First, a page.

Post-Brexit administrative reform, as well as being inevitable, is likely to be fast-paced and wide-ranging. It is likely to be wide-ranging as there will be many legal and administrative gaps to plug within administration. Reform is likely to be fast-paced due, principally, to how Article 50 works. As is now well-known, after ‘notification’ there is a two-year window within which the exiting Member State and the EU are able to make an agreement. Given the extent of what has to be negotiated, this is a very short amount of time. A transitional framework may ease the pressure here. Nonetheless, such restrictive timeframes—especially when seen in the light of the government’s pledge to give ‘Parliament the opportunity to debate and scrutinise the changes’ promises high-tempo administrative reform. In the absence of quick changes, so-called ‘Brexit day’—whenever it arrives—presents not just an international trade ‘cliff-edge’ but also a domestic administrative one.
How can we understand and analyse administrative change resulting from Brexit?
In a recent article with Liza Lovdahl-Gormsen, I put forward a simple framework which can assist in understanding and analysing administrative change during the Brexit process. This framework, which categories areas where reform ‘challenges’ may fall, has three parts:
- The first type of challenge facing administrative bodies after Brexit relates to internal organisation. By this it is meant questions of how administrative bodies structure their own procedures, resources, staff, etc;
- The second type of challenge for administrative agencies relates to external coordination. External coordination challenges are those concerning how the administrative body works with other bodies, both at the EU and UK levels; and
- The third type of challenge are substantive legal issues. Much of administrative reform takes place under the rubric of ‘operational change.’ That is to say, change does not involve reforming legislation or other laws but, instead, amending how something is done in practice. Occasionally, however, ‘hard’ legal norms do structure responses to administrative reform. One response is to work around the legal norm. Another is to seek to change it.
Among the three categories we set out, there will be tensions. We suggested these tensions exist at main two levels: within the categories and between the categories.
In respect of tensions within each area, the idea that designing (or reforming) administrative bodies is a task riddled with unresolvable tensions was observed by Teubner. He argued that almost all legal and political institutions are placed under the competing demands of efficacy, responsiveness, and coherence. That is to say, citizens and others demand administrative bodies to be successful in managing their role, to be responsive to the public will, and to be aligned with the foundational normative commitments of society. Teubner contended that any design or re-design of an administrative institution that sought to improve its performance in one of these three respects would almost certainly have negative effects on at least one of the other two. As Mashaw put it, this can be read as painting a picture of the task of ‘structuring and controlling administrative institutions’ as a ‘perpetually unsatisfactory project of institutional design’, which even has ‘a certain fatalistic hue.’ In other words, ‘from one or another perspective, every institution will fail, or be seen as partially failing.’ This nature of administrative institutions, of course, transcends issues created by Brexit. Administration existed in these conditions before Brexit. At the same time, the scale and speed of the administrative reforms that Brexit will likely prompt is an exceptional instance where many of these tensions that already exist within administrative bodies will be thrust forward and debated. Similarly, there are regularly tensions about external co-ordination and substantive law in administrative bodies. These two issues will likely often be dragged into focus by Brexit.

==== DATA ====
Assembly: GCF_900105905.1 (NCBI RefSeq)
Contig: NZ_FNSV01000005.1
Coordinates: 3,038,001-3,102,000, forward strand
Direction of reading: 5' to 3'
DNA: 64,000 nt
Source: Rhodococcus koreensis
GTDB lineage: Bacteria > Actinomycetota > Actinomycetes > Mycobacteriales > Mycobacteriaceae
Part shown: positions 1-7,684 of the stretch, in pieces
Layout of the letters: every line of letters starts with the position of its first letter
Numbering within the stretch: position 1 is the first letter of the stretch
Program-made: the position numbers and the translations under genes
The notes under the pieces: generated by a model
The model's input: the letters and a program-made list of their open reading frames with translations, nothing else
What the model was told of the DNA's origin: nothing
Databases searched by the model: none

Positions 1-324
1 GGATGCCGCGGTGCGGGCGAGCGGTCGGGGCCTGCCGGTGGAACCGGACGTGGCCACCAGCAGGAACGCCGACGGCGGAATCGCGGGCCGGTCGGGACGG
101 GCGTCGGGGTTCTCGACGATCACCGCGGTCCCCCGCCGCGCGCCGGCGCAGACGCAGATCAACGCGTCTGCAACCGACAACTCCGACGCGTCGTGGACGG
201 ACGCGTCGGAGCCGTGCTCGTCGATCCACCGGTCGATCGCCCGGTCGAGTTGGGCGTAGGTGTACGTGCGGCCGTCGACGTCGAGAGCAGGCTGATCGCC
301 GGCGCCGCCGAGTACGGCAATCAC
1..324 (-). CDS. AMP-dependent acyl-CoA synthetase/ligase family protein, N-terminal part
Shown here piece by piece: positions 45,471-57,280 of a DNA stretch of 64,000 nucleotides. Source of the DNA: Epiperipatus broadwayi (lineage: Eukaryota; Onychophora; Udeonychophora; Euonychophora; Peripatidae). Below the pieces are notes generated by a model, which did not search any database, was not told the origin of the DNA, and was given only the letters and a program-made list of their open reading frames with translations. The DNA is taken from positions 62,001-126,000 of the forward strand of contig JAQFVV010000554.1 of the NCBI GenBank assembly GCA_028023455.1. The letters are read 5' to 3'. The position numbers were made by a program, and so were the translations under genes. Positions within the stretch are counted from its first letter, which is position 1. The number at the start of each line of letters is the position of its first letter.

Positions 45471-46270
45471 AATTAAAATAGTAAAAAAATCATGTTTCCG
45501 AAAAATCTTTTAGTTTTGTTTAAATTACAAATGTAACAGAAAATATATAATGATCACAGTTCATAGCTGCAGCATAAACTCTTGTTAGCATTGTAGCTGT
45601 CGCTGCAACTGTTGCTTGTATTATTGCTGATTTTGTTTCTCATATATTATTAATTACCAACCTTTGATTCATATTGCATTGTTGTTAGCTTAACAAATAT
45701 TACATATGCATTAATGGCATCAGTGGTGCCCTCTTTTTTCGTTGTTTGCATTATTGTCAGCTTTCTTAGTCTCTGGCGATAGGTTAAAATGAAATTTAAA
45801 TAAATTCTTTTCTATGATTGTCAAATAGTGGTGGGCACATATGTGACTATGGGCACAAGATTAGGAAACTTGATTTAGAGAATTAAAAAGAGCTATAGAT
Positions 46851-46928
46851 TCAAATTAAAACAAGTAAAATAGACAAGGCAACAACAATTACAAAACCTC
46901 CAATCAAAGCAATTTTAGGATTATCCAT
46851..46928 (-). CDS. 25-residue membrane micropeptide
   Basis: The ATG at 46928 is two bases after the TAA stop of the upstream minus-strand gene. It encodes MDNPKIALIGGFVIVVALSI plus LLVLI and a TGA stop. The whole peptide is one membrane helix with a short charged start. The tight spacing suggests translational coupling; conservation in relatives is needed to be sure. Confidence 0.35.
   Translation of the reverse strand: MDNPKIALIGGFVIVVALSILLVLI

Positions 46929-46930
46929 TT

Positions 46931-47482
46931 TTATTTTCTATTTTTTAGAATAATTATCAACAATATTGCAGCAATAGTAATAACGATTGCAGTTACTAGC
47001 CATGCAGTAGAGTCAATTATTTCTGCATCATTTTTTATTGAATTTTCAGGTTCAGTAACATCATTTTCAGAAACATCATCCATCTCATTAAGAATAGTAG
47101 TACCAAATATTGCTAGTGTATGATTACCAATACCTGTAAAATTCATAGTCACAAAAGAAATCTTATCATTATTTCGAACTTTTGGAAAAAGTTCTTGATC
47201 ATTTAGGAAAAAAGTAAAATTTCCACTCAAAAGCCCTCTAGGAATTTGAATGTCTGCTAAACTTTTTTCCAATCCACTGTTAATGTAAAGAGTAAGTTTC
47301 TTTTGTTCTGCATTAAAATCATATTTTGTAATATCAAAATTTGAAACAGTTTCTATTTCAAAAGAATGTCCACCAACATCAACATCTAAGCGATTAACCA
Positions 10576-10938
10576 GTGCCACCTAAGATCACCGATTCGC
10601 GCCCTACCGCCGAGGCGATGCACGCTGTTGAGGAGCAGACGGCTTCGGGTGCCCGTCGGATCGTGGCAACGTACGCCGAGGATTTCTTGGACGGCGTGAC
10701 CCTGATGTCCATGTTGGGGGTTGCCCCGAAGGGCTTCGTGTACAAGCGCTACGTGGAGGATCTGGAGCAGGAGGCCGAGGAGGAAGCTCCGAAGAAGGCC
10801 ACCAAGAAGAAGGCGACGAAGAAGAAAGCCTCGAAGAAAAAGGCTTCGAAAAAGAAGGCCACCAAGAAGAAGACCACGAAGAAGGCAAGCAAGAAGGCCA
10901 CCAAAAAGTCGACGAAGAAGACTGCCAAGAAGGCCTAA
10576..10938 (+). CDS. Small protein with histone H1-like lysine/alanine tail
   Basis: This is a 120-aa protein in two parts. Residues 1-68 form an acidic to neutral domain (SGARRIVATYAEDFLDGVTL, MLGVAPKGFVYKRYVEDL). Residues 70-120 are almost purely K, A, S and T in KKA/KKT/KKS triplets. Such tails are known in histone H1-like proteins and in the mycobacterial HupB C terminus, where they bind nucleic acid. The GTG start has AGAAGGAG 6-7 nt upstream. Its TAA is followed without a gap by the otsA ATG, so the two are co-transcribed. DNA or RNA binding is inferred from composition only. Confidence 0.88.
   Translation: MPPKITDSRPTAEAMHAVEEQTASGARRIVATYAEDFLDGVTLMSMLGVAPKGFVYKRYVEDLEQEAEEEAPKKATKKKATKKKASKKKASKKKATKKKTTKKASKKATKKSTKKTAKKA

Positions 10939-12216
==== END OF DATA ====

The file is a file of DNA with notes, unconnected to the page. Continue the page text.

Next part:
We will also see tensions not just within issues of internal organisation, co-ordination, and substantive law, Brexit will also raise tensions between these areas. For instance, the preferred internal organisation of an administrative body may be compromised by the preferred external coordination strategy, such as maintaining a close working relationship with EU administration. Again, these types of tension are not new, but Brexit highlights and unsettles them.
Ultimately, these tensions—both within and between each of the categories outlined—will get resolved at some point, even if only by the absence of action. They may be determined by administrative bodies themselves, of by external forces beyond their individual control. The overall result, made up of the many different instances where such tensions will arise, will be the creation of what we called the UK’s ‘new post-Brexit administrative settlement.’ In the second part of this series of blog posts, I will consider emerges trends in each of these areas.
Dr Joe Tomlinson is Lecturer in Public Law at King’s College London and Research Director at the Public Law Project.
I am grateful to the Bonavero Institute and its team for the continuing forum they provide to reflect on Brexit, and particularly Kate O’Regan, Oliver Butler, and Annelen Micus. I am also grateful to Jeff King, Lorne Neudorf, and Jack Simson Caird for lively discussions on statutory instruments. I am particularly indebted to Alexandra Sinclair and Byron Karemba, both research fellows at PLP who are focusing on Brexit. Views expressed here, and any errors I made while expressing them, are my own.